Marfan syndrome (OMIM 154700) is a relatively common genetic disorder (frequency ~1 / 5,000) that affects the connective tissue in many parts of the body. Clinical symptoms of Marfan syndrome vary in severity, the age of onset and the rate of progression over time. The two main features of Marfan syndrome are visual impairments caused by dislocation of the lens (ectopia lentis) in one or both eyes (leading to myopia) and lesions of the large blood vessel that delivers blood from the heart to the rest of the body, the aorta. The aorta is weakened and ‘stretches’, which can lead to swelling of the blood vessels, i.e. an aneurysm. The presence of an aortic aneurysm and/or an aortic dissection may lead to death.
Many patients with Marfan syndrome have additional heart defects, such as mitral valve prolapse or aortic valve insufficiency. Disturbances in these valves may cause shortness of breath, fatigue and heart arrhythmia. People with Marfan syndrome are usually tall and relatively thin, having long fingers and toes (arachnodactyly) and usually exhibit scoliosis. Clinical symptoms of Marfan syndrome may become apparent at any time between childhood and adulthood.
Marfan syndrome is caused by mutations of the FBN1 gene (OMIM 134797) and is inherited as an autosomal dominant genetic disease, meaning that affected individuals have a 50% risk of transmitting the disease to their children. It is worth noting that the clinical symptoms of Marfan syndrome, but also the age of onset, may vary in patients within the same family.
Loeys-Dietz syndrome comprises a broad group of genetic diseases of the connective tissue, as in the case of Marfan syndrome. There are at least five different types of Loeys-Dietz syndrome, who all exhibit common clinical features comprising of cardiac and skeletal malformations, such as aortic aneurysms, mitral valve prolapse or aortic valve insufficiency, long fingers and toes (arachnodactyly) and may also be accompanied by scoliosis and other constitutive anomalies.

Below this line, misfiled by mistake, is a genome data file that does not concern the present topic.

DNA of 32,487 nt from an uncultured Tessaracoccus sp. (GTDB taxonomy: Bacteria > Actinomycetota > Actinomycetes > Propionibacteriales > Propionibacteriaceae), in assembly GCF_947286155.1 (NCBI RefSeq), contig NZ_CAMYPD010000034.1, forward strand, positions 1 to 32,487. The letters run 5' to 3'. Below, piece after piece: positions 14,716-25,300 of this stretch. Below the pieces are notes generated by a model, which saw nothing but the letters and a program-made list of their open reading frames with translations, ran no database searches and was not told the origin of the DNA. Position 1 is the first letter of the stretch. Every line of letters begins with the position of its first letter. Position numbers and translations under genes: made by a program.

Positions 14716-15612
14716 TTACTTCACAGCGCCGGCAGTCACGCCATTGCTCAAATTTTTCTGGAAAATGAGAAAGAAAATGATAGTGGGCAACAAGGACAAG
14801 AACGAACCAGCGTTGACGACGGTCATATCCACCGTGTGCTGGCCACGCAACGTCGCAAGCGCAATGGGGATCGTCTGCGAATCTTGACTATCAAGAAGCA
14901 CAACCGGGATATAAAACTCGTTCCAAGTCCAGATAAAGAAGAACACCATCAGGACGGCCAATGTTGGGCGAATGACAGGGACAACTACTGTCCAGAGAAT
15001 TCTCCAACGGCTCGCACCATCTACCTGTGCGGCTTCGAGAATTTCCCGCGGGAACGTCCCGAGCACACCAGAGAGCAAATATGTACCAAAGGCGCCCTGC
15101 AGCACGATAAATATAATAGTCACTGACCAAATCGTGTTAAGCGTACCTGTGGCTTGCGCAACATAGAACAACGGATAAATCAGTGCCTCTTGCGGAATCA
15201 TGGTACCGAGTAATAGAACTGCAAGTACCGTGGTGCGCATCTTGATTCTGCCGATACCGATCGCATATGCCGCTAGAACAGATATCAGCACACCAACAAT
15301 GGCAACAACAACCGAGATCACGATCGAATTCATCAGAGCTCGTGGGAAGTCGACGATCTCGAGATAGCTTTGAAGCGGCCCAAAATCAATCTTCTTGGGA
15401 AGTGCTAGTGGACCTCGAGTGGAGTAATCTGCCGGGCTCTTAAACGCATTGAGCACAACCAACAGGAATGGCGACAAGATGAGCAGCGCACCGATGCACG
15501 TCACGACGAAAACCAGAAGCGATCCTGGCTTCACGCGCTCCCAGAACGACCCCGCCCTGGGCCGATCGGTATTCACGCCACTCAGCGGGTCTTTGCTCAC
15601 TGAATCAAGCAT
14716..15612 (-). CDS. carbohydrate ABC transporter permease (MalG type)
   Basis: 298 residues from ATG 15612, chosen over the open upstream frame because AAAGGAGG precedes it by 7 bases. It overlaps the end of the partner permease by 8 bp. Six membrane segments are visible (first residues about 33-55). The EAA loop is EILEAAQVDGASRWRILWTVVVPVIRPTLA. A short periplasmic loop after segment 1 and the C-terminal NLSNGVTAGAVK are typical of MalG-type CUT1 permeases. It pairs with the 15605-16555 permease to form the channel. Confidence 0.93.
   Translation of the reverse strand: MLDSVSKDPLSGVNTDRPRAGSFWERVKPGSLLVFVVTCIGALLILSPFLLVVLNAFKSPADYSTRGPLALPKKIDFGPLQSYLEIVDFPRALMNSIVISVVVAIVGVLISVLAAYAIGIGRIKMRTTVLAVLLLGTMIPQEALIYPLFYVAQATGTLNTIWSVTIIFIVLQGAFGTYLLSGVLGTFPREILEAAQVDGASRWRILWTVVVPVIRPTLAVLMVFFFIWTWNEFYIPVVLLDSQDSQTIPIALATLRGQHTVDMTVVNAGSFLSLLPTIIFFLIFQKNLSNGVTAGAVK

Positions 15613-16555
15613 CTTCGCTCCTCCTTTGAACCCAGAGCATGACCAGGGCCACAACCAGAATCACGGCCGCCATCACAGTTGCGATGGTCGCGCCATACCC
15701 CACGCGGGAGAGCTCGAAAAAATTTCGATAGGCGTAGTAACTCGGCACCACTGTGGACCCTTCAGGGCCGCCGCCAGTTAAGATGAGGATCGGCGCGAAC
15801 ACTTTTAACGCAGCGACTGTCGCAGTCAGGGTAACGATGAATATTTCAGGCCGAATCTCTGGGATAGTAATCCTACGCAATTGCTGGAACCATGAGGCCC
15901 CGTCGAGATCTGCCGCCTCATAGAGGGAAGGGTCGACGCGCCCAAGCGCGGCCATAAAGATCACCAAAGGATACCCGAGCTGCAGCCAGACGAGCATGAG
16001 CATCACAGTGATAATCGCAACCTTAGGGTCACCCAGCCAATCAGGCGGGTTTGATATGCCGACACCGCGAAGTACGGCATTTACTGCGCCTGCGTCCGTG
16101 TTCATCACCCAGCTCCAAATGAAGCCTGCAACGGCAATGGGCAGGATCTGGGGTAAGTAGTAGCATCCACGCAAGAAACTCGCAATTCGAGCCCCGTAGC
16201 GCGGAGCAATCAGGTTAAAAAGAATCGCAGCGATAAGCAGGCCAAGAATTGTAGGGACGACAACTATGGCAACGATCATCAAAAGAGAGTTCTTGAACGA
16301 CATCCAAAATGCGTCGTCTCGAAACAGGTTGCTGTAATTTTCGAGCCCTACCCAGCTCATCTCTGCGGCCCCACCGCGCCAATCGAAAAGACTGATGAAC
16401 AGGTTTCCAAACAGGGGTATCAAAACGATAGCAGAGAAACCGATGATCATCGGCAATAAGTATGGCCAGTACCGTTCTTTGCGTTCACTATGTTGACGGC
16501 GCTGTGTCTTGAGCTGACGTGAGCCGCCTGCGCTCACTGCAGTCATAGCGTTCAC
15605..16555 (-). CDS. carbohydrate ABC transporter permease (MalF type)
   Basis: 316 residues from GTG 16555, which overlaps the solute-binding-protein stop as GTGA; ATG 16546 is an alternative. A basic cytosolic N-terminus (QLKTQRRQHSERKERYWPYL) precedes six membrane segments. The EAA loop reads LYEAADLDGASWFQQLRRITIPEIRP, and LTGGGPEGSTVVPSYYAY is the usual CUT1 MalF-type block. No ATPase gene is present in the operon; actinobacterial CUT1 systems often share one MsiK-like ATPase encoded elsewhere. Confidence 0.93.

Loeys-Dietz syndrome types 1-5 are associated with mutations in the SMAD3, TGFB2, TGFB3, TGFBR1, and TGFBR2 genes and are all inherited as an autosomal dominant genetic disorder, meaning that affected individuals have a 50% risk of transmitting the disease to their children. As in the case of Marfan syndrome, the clinical symptoms of Loeys-Dietz syndrome and the age of onset may differ in patients within the same family.
We perform DNA sequence analysis, via Next Generation Sequencing (NGS) on a Genome Analyzer – Ion Proton platform, of all exons and intron-exon junctions/splice sites of the 7 genes:
|GENE||OMIM GENE||OMIM DISEASE||OMIM DISEASE||INHERITANCE (AR, AD, XL)|
|ACTA2||102260||611788||Aortic aneurysm, familial thoracic 6||AD|
|MYH11||160745||132900||Aortic aneurysm, familial thoracic 4||AD|
|MYLK||600922||613780||Aortic aneurysm, familial thoracic 7||AD|
|SMAD3||603109||613795||Loeys-Dietz syndrome 3||AD|
|TGFBR1||190181||609192||Loeys-Dietz syndrome 1||AD|
|TGFBR2||190182||610168||Loeys-Dietz syndrome 2||AD|
allowing us to detect >98% of all pathogenic mutations of the genes through the use of specially developed bioinformatics tools, covering a significant proportion (~60-70%) of the associated genetic disorders and syndromes (minimal gene panel).
Where possible and/or necessary, we carry out additional MLPA analysis in order to detect deletions/duplications of the genes (please consult the final test report).
The test is highly sensitive and complex, so it is necessary that the results are assessed by a specialized team of clinical and molecular geneticists, in order to ensure safe and reliable testing.
Proper clinical genetic assessment and genetic counseling, both before and after testing, is essential in order to determine the optimum testing strategy and also to communicate properly the concepts of pathological and normal.